What is the UK's inflation rate and why does it matter?

·4 min read
Woman shopping in a supermarket
Woman shopping in a supermarket

The Consumer Prices Index measure of inflation saw a sharp increase in the year to August, up from the Bank of England's target of 2% in July to 3.2%

The jump in prices in August was the highest on record. But experts say it was largely driven by discounts in the hospitality sector and that any increase will be "transitory".

Others, though, say it was a temporary slowdown that masks strong inflationary pressures building in the economy.

But why is inflation so important?

What is inflation?

Simply put, inflation is the rate at which prices are rising - if the cost of a £1 jar of jam rises by 5p, then jam inflation is 5%.

It applies to services too, like having your nails done or getting your car valeted.

You may not notice low levels of inflation from month to month, but in the long term, these price rises can have a big impact on how much you can buy with your money.

How is it measured?

The Office for National Statistics (ONS) keeps an eye on the prices of thousands of everyday items, from cinema tickets to smart-speakers.

This is what's known as the "basket of goods", and it's being constantly updated. For instance, this year the ONS added hand sanitiser, smart watches and exercise equipment, after lockdown changed many people's spending habits.

More weight is given to things we spend more money on - if the price of petrol rises by 1p, that will have a bigger impact on the headline inflation rate than, say, 1p on a book of second-class stamps.

The ONS releases its measure of inflation each month - showing how much these prices have risen since the same date last year - known as the Consumer Prices Index or CPI.

CPI chart
CPI chart

What is the inflation rate used for?

The inflation rate is used to inform a whole range of decisions, from how much pensions will rise to the price of train fares.

It's keenly watched by economists too. They see inflation as a sign of what's going on in the economy.

A bit of inflation is considered helpful: it encourages people to keep spending, if they expect prices to rise in a few months time. And that's good for business. So the Bank of England aims to keep inflation at around 2%.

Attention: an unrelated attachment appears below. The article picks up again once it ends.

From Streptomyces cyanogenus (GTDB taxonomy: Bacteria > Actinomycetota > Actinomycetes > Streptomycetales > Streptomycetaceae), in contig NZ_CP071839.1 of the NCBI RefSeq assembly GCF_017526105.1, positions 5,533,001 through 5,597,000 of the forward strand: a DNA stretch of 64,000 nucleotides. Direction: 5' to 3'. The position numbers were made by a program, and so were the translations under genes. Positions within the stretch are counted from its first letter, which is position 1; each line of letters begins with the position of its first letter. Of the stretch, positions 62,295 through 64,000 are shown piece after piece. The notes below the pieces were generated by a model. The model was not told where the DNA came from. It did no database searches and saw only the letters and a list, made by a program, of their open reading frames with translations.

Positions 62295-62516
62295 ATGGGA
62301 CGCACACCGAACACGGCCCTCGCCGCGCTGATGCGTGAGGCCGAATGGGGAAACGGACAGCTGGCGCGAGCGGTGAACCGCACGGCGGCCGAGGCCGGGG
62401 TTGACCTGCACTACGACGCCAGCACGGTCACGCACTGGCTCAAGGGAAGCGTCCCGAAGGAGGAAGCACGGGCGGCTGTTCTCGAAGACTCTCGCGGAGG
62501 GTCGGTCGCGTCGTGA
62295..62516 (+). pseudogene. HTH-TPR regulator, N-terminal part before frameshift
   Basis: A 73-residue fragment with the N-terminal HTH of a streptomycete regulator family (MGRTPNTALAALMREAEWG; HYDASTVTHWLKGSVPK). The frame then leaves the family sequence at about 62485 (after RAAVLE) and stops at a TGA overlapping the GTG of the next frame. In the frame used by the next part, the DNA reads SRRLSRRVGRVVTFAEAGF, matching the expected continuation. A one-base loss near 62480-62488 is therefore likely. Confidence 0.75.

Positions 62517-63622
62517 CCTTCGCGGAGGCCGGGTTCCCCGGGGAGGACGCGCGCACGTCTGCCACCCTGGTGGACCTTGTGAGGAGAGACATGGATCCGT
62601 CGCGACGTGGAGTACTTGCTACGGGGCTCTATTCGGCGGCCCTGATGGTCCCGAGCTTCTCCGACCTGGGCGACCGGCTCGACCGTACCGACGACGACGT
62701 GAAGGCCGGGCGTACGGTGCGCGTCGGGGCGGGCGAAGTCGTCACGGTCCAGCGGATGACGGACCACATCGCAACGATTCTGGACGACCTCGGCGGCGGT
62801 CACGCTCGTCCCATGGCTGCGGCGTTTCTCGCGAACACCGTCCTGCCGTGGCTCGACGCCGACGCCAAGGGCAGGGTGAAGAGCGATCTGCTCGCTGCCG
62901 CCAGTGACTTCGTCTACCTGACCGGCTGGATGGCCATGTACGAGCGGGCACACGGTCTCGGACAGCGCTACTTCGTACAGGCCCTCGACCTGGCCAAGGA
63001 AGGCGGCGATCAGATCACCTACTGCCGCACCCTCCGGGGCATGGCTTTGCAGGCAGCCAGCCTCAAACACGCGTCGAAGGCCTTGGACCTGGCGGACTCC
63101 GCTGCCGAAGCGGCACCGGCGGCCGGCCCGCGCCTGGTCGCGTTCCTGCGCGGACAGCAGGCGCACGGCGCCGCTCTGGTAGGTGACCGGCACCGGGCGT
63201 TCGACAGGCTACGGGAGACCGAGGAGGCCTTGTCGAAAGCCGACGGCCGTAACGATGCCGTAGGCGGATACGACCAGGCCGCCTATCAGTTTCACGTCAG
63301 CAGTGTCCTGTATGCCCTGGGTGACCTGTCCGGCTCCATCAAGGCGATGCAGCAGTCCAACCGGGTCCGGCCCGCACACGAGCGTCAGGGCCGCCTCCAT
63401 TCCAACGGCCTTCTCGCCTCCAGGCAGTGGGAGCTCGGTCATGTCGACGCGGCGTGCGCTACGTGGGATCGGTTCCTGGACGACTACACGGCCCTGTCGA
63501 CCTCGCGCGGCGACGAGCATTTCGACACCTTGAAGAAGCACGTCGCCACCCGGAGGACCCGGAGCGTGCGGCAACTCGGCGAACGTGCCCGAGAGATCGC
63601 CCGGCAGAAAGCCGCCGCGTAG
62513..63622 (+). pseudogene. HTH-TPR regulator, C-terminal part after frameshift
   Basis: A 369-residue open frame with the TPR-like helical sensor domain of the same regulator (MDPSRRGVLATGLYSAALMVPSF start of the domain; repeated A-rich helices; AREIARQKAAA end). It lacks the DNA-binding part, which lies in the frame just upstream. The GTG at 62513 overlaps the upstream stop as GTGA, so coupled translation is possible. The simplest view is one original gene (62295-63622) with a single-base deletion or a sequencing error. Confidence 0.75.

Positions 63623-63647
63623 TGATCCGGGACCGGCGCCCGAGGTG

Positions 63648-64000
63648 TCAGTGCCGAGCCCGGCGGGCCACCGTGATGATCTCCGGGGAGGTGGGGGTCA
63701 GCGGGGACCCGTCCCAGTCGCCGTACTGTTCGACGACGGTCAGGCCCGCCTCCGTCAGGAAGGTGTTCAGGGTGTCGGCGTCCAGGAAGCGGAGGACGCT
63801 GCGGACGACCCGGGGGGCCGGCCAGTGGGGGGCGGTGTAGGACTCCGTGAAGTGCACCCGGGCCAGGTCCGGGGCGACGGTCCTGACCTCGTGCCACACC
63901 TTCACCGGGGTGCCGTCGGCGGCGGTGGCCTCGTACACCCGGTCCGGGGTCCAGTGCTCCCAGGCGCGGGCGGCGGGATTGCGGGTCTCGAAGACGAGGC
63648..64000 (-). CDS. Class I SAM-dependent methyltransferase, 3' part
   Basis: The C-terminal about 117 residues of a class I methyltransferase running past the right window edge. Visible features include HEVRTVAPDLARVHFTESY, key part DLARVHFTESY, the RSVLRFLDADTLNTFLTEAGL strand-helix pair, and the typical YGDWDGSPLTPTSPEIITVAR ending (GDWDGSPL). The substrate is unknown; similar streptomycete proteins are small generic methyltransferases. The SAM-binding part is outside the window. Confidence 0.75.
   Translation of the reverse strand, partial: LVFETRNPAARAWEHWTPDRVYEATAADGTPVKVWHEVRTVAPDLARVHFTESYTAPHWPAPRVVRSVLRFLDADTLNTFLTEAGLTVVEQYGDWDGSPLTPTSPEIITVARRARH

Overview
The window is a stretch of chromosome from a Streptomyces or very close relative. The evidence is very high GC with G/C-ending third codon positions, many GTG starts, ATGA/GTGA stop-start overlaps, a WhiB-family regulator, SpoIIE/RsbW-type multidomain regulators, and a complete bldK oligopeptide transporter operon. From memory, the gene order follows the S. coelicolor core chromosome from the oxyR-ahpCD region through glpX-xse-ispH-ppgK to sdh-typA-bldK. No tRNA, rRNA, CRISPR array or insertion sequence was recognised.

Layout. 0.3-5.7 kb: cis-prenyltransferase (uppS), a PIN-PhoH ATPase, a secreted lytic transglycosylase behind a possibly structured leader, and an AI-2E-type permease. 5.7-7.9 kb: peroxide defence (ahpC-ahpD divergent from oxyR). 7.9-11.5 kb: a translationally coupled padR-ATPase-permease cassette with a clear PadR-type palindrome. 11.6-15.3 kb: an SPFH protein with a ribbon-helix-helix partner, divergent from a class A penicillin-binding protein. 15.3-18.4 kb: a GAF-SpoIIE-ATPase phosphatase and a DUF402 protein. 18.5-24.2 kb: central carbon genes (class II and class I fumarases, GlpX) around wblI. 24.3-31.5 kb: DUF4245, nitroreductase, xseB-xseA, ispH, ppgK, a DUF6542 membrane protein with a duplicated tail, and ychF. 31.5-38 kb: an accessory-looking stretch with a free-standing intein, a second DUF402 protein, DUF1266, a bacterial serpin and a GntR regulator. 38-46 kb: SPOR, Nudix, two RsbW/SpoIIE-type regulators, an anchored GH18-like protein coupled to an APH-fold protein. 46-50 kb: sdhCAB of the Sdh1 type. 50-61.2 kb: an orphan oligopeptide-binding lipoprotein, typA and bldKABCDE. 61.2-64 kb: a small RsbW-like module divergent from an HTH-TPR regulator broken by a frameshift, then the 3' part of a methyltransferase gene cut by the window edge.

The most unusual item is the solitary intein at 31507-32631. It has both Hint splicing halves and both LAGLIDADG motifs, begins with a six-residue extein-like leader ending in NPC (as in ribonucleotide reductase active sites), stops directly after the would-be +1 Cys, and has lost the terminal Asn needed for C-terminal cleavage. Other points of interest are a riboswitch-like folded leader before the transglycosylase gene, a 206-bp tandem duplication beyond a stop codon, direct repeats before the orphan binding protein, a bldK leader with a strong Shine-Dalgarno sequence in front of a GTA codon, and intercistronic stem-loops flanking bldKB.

But if prices are rising too sharply, it's seen as a sign that the economy is running into difficulties, with demand outstripping supply.

This is why, if inflation rises quickly, the Bank of England will often tackle it by raising interest rates.

If interest rates rise, then the cost of mortgages, student loans, and other borrowing, go up. This means that people and businesses will have less money to spend, demand will fall, and prices will stop rising so quickly.

Bank of England
The Bank of England aims to keep inflation at about 2%

So is inflation really on the rise?

Before the pandemic hit, UK inflation was around 2% - the rate the Bank of England aims for.

However, as with everything else, Covid has played havoc with headline inflation figures.

For most of the last year prices have been rising at a rate of less than 1% a year. But in the year to August it jumped by 3.2%.

It's not clear whether this rise is part of a new trend, because these aren't exactly normal times.

Over the past year we haven't had much chance to buy nightclub cocktails, go on package holidays, or even pay for as many train tickets to work.

Instead we spent a lot more on groceries and streaming subscriptions. But the ONS's basket of goods didn't reflect these changes until recently.

So last year's low inflation may have been off the mark, and this year's higher inflation could just be a correction.

It will take several months more before we can really tell.

Should we be worried?

Looming inflation can strike fear into people's hearts.

There are terrifying stories of hyperinflation. In 1920s Germany people burned banknotes to keep warm. And in 2008, inflation in Zimbabwe hit 80 billion percent.

Zimbabwe's new fifty million dollar note, issued by the Reserve Bank on April 4, 2008, is pictured in Harare next to a toddler.
Zimbabwe 2008: Hyperinflation meant the printing of $50m banknotes

In the UK, inflation rates have barely been above 4% for nearly a decade, so this month's rise is not in the same league.

But there is fierce debate among economists over whether higher inflation is in the pipeline.

Some say years of low inflation have made us complacent. They warn that the government's measures to combat coronavirus, the huge amounts of borrowing and spending that have been needed just to stop the economy collapsing around our ears, could lead to dangerous levels of inflation.

Others say there isn't really any underlying cause for concern. Inflation was low before the pandemic and they don't believe that will fundamentally change once life returns a bit more to normal.

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